I was once staying at a little inn near Tintern Abbey that I used to frequent, when a coach and four drove up with a party of people who stopped for beer. It was a stately establishment, with liveries and horses all very smart, and I could hear the occupants address each other as "Lady Kitty" and "Sir George," and even "Your Grace" and "Your Excellency." I was new in England then, and looked out of my window to survey the aristocrats. They struck me as rather gay in their dress and not so subdued in manner as those I had met in society, and when the coach drove off I asked the landlord who they were. "Oh," he replied, "they are the servants at the Duke of Beaufort's, who lives near here. He has lent them one of his coaches for a holiday."

I asked my own valet about this fashion of names, and he assured me it was common for servants to call each other in this way. Not long afterward I was visiting at a country-house, where one afternoon the gentlemen went for a walk. I wanted my hat or my cane, and asked the groom of the chambers to call my man. As he went off I stood waiting at the door and heard him calling my own name through the corridor to summon my man.

I learned a lesson about my own degree at Powderham Castle, the seat of the Earl of Devon. I was a Secretary of Legation at the time, and was visiting the house with Mr. Motley, then the American Minister, and my man came to me in great dudgeon one day to complain. Mr. Motley's valet, he said, had introduced him in the servants' hall as our Secretary's servant."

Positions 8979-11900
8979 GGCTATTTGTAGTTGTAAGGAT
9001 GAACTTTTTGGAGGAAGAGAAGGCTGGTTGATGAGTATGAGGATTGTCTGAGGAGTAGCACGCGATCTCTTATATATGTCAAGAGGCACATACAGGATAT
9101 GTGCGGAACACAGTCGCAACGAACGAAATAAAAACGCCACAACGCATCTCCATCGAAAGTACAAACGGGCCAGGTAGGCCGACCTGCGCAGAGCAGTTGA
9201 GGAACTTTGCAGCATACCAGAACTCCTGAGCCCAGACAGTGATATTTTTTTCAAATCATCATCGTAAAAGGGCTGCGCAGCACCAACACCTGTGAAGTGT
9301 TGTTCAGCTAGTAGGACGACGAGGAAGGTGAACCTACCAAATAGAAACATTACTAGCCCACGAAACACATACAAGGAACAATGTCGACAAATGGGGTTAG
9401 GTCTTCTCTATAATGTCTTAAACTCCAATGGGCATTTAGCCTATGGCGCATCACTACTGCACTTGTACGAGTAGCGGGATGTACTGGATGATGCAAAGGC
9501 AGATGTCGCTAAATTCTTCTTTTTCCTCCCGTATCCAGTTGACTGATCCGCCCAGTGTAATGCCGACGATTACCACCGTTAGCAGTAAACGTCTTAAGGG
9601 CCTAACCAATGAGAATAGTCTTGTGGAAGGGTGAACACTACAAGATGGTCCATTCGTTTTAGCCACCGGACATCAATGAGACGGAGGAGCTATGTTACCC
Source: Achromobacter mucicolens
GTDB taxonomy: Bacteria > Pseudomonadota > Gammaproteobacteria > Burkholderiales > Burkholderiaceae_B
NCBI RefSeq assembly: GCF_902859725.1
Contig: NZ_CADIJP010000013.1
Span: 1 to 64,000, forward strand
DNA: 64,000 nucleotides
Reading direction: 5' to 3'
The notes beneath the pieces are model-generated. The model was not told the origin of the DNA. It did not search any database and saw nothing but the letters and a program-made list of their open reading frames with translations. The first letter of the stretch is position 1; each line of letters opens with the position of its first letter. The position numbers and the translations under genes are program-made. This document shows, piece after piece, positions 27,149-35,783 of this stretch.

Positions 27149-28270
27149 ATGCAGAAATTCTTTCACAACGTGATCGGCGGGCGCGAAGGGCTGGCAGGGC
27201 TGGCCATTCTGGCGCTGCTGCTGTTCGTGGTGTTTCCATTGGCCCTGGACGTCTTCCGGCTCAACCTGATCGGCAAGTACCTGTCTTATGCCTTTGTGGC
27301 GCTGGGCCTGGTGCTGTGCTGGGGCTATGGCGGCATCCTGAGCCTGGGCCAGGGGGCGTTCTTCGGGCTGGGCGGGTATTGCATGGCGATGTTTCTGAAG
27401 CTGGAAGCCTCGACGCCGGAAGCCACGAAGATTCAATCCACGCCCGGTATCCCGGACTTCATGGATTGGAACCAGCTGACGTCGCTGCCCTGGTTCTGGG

This man of mine took his own dress-coat when we went visiting, as regularly as he took mine. All the upper men-servants, he said, were expected to wear dress-coats to dinner, and in some houses the ladies' maids wore low-bodied gowns and gloves. I did not believe him, and asked a friend of mine, the daughter of a marquis, and herself the head of a great establishment. She told me she did not approve the custom, and would not countenance it with her own servants; but that there were ducal houses in which an allowance was made to the ladies' maids and the housekeepers for gloves to wear to dinner.

This recalls a story about the Queen. Her Majesty once observed that one of her maids of honor wore soiled gloves, and was told that the lady was poor and could not afford fresh gloves every time she went on duty at least on four hundred pounds a year. Thereupon the Queen added to the lady's stipend, with the express understanding that the gloves were to be renewed for every occasion of ceremony. Thus superiors regard the incomes of their attendants as well as their own state, all the way up and down the scale.